“My horse has no topline!”
When discussing a horse’s topline, we are typically looking at the visual relationship between the horse’s vertebral spinous processes and the epaxial muscles alongside the spine. These muscles function to extend the spine (picture a racehorse stretched out in a full gallop, with his hind limbs pushed out behind him and his forelimbs stretched out ahead).
While it may not seem obvious, a horse’s hypaxial muscles play an important role in the appearance of the topline. These muscles function to flex the spine (picture a rodeo bronc, airborne, with his head, neck, and rump tucked down toward his belly).
A horse’s underlying conformation will have a significant effect on the appearance of his topline. His body condition also affects the appearance of the topline. A very thin horse’s spine will likely form a more prominent-looking ridge in the center of his back, while an overweight horse’s spine may be hidden in a central trough between ridges of fat.
If your horse appears to “lose his topline” very rapidly, or if he seems painful on palpation of his topline, be sure to consult your veterinarian to investigate potential underlying issues and contributing factors.
This is a great exercise to integrate into any horse’s daily routine. Belly lifts encourage your horse to contract his abdominal muscles. Over time, strengthening these muscles can help improve your horse’s ability to support his spine and to work in a round, balanced frame. This exercise also gives your horse’s back and spine a nice stretch.
Be careful when introducing this exercise! If your horse has a history of being “girthy” or defensive about his belly being touched, this may not be a safe option.
Starting near his girth, gently scratch the center of his belly. Gradually increase pressure and move your hands further back along his belly until he contracts his abdominal muscles and you see his topline lift several inches. Continue scratching to cue your horse to hold this lift for several seconds, then allow him to relax. When starting out, plan to ask your horse to do 2-3 reps, once or twice daily. Over time, you can gradually add a rep or two at each session.
“My horse won’t use his hind end!”
In a variety of disciplines, equine athletes are often asked to travel in a “round” frame, using their hind end for forward impulsion. I am often asked to work on horses that feel “hollow,” “strung-out,” or “weak behind.” A multitude of factors must be investigated - does your horse have hock or stifle pain that makes him reluctant to fully engage his hindquarters? Does he have restricted motion in his pelvis, sacrum, or lumbar spine that needs to be adjusted by a chiropractor or veterinary spinal manipulation therapist?
I frequently recommend this exercise for patients with soreness or restrictions in their pelvic, sacral, or lumbar regions. This exercise can help stretch and strengthen a horse’s hindquarters.
Be careful when introducing this exercise! Start by standing beside your horse’s hindquarters, and be sure to increase pressure gradually so as not to startle him. Starting just behind the highest point of his rump, gently scratch on both sides along the crease between his biceps femoris and semitendinosus muscles (see photo). Gradually increase pressure as you move your hands toward his tail until you see him tuck his tail and lift his croup. Continue scratching to cue your horse to hold this lift for several seconds, then allow him to relax. When starting out, plan to ask your horse to do 2-3 reps, once or twice daily. Over time, you can gradually add a rep or two at each session.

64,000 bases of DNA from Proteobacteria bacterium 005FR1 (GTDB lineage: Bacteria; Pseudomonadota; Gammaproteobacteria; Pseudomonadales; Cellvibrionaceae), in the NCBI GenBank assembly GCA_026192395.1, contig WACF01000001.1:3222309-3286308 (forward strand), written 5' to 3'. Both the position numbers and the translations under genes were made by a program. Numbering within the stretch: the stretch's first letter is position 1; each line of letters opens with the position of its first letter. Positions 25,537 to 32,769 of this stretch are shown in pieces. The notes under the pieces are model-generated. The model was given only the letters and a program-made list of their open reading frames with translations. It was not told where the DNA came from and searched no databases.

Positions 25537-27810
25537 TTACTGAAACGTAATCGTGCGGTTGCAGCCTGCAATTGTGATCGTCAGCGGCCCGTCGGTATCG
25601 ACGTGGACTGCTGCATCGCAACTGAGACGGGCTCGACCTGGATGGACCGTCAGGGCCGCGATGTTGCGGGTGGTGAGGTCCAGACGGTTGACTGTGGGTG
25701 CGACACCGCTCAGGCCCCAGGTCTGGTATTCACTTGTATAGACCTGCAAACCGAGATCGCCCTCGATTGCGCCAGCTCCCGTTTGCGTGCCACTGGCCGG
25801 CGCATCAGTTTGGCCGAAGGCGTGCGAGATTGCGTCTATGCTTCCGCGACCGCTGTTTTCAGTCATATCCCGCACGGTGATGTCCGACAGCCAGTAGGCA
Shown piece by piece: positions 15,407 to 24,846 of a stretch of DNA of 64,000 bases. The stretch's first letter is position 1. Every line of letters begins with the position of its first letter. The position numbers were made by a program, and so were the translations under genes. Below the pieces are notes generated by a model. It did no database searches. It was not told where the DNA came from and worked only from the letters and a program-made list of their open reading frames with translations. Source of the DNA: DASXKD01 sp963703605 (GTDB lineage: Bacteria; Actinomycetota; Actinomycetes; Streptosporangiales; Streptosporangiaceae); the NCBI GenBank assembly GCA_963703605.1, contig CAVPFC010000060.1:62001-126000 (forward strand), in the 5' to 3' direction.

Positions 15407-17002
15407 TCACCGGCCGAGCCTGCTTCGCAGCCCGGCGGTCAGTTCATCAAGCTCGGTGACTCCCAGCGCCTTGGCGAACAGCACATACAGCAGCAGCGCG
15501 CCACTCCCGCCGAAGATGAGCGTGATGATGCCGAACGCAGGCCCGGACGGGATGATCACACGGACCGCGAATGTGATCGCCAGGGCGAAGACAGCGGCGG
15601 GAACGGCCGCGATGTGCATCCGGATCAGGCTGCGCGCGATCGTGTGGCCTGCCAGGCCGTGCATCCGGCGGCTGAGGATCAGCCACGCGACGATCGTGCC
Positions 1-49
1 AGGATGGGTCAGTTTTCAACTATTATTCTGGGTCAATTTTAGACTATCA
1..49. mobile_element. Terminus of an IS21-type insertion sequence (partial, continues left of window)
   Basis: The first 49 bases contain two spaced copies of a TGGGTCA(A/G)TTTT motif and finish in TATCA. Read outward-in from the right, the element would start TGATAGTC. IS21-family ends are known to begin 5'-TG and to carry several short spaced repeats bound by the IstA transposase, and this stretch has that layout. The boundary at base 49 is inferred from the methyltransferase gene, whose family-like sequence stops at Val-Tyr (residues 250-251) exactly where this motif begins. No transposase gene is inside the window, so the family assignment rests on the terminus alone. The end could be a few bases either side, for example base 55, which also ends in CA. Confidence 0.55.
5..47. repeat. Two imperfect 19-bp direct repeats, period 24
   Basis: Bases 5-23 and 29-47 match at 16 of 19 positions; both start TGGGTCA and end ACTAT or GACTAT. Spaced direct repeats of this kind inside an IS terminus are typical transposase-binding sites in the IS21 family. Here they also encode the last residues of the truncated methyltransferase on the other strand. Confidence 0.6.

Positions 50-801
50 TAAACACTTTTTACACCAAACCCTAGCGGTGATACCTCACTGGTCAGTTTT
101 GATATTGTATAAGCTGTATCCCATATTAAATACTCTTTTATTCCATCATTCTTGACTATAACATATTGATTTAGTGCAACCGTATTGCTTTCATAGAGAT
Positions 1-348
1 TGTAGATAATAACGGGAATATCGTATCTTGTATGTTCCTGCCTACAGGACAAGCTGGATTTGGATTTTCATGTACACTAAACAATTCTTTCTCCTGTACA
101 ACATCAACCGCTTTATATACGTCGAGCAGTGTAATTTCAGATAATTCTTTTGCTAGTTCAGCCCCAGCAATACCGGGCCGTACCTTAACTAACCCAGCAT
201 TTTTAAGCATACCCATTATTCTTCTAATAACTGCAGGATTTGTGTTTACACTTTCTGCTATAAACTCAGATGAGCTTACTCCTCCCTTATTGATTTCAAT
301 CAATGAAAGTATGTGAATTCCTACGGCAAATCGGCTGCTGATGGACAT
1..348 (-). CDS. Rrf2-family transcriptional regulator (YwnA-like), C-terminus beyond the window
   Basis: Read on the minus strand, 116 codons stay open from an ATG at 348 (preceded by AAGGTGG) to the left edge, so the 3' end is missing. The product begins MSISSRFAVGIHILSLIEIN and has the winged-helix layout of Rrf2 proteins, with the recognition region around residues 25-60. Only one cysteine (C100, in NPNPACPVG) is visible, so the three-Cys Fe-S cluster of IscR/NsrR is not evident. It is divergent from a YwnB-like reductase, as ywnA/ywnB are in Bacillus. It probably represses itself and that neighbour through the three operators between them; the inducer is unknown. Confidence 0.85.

“My horse is dragging his toes!”
Each spring, I see a number of equine patients with subtle hind end lameness that I can trace to stifle discomfort. In inquiring about the horse’s history, I often hear that they are returning to work after a period of rest. Frequently, these horses have a telltale “skip” on the lunge line during canter-to-trot transitions. One possible explanation for this “catch” is an intermittent upward fixation of the patella. We can often achieve significant improvement in these horses by working to strengthen their quadriceps muscles, located along the front of the thigh. Exercises I like to recommend include hill work (going both up and downhill), ground poles, and cavaletti.
Stepping over ground poles and cavaletti can also be very beneficial for horses recovering from neurologic conditions such as Equine Protozoal Myeloencephalitis (EPM). The seemingly simple action of stepping over obstacles requires a complex communication between the muscles, nerves, spinal cord, brainstem, and brain. Variety is key when we are working to improve the function of neural pathways. Fortunately, ground poles and cavaletti can be arranged in countless variations to provide the horse’s nervous system with novel stimulation.
Whether we are working to strengthen a horse’s quadriceps or to strengthen his neurologic function, I recommend starting by asking a horse to walk over poles on the ground. Over time, we can make the exercise more challenging by adding more poles, changing the angle or distance between poles, and raising the poles several inches off the ground. This is one instance where “Dr. Google” can be counted on to provide inspiration. As with any conditioning program, changes should be made gradually to allow the horse to adjust to new patterns and avoid fatigue.